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Italy’s Regulator sends new Gambling Concession Papers to Treasury

The Italian Customs and Monopolies Agency has sent the papers highlighting the rules for new online gambling concessions to the Treasury, following the framework’s publication in April

Italy’s body responsible for regulating gambling activities in the country, the Customs and Monopolies Agency (ADM), has recently sent the files needed to outline the regulations regarding new online gambling concessions to the Treasury. 

The file transfer follows April’s submission of the new framework for online gambling licenses in the parliamentary gazette. 

The regulator has agreed upon a nine-year online gambling concessions fee of €7 million ($7.57 million) per operator. 

The figure is 35 times higher compared to the €200,000 fee that was imposed in 2018. 

Online operators looking to provide their services to domestic players will also be asked to pay 3% of their annual gross gaming revenue (GGR) after taxes. 

The spikes were deemed reasonable by the Ministry of Finance in light of the country’s changing gambling market dynamics influenced by the domination of a small number of important operators. 

The list of current operators includes Scommesse Sportive, Slot, Giochi e Casinò Online (SNAI), Lottomatica (after the acquisition of SKS365), Entain, and Flutter.

Once the new framework receives the binding opinion of the Treasury and Council of State, it is ready to be included in the country’s Decree on the Reorganisation of Gambling.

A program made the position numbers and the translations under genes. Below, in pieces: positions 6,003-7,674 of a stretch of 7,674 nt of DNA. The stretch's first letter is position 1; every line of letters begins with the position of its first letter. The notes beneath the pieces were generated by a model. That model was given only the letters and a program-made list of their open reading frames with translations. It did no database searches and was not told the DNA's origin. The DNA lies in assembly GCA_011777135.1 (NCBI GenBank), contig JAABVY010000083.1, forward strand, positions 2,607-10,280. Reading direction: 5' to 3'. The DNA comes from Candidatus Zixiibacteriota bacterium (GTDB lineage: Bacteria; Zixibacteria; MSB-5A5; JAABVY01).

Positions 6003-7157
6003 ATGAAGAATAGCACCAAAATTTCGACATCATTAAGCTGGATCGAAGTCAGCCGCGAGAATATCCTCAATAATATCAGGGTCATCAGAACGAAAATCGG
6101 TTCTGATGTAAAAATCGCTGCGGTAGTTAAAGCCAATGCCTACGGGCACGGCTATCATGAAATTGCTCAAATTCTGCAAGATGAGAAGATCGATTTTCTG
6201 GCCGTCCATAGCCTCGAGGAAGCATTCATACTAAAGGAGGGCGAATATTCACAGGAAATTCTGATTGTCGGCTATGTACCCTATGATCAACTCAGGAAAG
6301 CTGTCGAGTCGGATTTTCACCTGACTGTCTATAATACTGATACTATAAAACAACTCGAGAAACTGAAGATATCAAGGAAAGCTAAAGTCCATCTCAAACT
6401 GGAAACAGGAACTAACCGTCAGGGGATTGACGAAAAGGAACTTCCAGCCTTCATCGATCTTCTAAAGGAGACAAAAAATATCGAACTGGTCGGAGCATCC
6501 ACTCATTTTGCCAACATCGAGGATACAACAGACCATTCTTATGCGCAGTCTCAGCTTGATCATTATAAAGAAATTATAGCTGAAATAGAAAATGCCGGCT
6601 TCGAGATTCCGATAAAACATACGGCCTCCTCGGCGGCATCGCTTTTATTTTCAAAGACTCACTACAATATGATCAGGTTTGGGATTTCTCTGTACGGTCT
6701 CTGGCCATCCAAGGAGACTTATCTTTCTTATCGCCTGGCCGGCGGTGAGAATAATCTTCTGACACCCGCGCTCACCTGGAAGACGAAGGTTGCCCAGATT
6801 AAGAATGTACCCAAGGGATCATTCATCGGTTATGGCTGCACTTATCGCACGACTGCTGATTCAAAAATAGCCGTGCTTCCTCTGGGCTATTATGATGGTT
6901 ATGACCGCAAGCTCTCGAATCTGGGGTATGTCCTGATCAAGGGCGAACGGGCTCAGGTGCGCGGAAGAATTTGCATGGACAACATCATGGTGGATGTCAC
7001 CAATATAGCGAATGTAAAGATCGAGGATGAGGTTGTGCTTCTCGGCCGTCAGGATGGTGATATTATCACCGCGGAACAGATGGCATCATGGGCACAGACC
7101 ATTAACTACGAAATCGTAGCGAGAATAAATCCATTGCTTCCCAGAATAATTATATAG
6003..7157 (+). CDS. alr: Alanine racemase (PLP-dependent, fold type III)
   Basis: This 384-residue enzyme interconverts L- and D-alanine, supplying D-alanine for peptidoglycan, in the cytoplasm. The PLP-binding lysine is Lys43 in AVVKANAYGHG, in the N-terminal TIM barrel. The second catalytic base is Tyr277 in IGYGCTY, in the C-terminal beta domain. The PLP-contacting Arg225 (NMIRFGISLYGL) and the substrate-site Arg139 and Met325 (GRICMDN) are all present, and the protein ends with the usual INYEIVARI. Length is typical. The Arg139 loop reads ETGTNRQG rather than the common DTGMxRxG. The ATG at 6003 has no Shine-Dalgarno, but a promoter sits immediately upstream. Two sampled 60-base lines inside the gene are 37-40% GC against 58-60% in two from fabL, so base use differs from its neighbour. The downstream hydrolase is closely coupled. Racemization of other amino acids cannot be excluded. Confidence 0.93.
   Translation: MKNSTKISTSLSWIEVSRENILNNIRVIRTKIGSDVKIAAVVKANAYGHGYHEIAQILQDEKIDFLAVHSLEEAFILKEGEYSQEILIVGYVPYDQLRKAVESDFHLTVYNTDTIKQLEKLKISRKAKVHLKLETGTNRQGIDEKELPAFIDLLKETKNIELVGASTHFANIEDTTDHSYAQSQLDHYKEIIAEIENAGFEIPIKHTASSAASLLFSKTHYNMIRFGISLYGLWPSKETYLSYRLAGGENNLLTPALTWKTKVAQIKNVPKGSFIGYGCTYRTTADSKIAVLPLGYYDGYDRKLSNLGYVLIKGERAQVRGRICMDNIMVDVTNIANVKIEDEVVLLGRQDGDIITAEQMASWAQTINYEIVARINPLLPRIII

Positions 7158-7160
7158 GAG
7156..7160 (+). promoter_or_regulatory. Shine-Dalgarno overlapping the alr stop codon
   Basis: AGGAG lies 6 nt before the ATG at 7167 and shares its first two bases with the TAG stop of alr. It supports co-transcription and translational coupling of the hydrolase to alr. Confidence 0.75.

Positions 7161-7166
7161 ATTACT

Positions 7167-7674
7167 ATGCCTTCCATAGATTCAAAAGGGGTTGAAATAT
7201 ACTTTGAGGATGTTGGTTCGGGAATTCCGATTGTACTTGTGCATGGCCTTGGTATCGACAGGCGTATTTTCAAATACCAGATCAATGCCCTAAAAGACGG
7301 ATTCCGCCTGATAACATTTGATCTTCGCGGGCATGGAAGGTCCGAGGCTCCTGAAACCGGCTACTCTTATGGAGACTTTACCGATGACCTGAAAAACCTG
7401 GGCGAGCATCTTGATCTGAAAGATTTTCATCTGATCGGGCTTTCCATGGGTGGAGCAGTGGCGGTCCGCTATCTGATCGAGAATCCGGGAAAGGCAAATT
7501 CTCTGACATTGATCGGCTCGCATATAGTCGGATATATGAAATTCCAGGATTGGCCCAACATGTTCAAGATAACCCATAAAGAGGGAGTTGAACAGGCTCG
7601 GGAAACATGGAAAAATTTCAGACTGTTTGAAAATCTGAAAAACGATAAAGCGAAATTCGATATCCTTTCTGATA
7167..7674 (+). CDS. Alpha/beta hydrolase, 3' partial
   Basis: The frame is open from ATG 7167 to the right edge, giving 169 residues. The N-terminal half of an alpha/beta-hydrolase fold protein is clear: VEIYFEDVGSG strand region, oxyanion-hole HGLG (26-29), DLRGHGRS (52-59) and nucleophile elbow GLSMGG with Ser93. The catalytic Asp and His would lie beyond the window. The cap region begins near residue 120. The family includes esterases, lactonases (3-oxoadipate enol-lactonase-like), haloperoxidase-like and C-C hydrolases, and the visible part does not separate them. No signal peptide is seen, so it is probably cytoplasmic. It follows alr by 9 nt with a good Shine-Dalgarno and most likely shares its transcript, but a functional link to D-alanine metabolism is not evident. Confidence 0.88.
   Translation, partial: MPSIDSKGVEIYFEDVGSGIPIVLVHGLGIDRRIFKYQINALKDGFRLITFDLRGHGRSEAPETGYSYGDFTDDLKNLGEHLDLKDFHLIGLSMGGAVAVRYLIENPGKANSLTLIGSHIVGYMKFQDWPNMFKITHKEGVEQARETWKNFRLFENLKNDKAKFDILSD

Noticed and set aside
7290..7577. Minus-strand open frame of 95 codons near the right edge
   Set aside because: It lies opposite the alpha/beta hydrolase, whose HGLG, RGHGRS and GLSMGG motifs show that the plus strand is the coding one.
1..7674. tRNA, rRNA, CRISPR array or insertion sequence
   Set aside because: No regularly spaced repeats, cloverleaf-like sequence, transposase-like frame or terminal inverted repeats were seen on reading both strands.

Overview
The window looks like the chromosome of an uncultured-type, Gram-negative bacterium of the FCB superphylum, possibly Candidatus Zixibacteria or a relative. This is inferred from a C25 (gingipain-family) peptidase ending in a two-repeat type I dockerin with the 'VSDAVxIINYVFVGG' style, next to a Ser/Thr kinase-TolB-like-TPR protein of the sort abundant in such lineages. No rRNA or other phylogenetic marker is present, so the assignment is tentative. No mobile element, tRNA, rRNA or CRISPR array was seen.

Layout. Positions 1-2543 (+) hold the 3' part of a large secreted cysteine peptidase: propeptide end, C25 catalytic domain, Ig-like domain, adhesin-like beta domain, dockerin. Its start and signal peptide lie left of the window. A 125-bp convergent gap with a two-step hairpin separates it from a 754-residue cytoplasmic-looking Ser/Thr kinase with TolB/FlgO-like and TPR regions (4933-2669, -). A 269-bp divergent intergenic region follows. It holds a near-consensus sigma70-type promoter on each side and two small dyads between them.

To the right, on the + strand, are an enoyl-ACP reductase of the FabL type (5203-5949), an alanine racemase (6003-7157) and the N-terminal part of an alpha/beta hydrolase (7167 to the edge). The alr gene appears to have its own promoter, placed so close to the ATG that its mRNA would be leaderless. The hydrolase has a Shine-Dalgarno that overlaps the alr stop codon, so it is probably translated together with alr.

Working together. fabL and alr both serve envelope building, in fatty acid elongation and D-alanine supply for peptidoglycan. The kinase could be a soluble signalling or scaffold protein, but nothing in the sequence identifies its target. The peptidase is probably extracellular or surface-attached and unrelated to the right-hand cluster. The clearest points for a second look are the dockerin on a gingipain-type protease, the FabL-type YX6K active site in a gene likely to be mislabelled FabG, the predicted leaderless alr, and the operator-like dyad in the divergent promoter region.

The latter currently handles brick-and-mortar gaming topics. 

After the technical rules reach the European Commission where they will be carefully assessed, they will go through a standstill period that will last for three months. 

Operators who will receive a license will need to make sure that their games and systems will be carefully checked using third-party certification bodies. 

The ADM will also be given new sets of controls to ensure better monitoring of player funds.

ADM’s online office’s head, Antonio Giuliani, explained the agency was working on setting up a “D-day” for current gambling operators to begin collecting bets based on the new framework. 

The rest of the operators will be given up to six months to launch the new system. Giuliani reassured operators they would benefit from “equal conditions,” whether current licensees or new operators looking to get a license.

In June, Italy introduced fresh regulations regarding the management of bonuses, including new legislative criteria on the way bonuses can be used, as well as terms and conditions, banking options, and the way bonuses would count for tax purposes.

Operators have been thirsty for these changes ever since the official opening of the regulated market in 2006, arguing a lack of clarity regarding the methodology used to determine the cost of bonus rewards. 

Now, due to the new amendments, taxes will be calculated using both the bonuses applied and the stakes placed by players to meet wagering requirements and be able to cash out winnings.

Finally, the ADM, which has created and financed a research, training, and information project aimed at the National Addiction and Doping Centre of the Istituto Superiore di Sanità (the Italian Institute of Health), introduced a set process helpful for responding to palpable errors that would enable systematic corrections that would not require any court action. 

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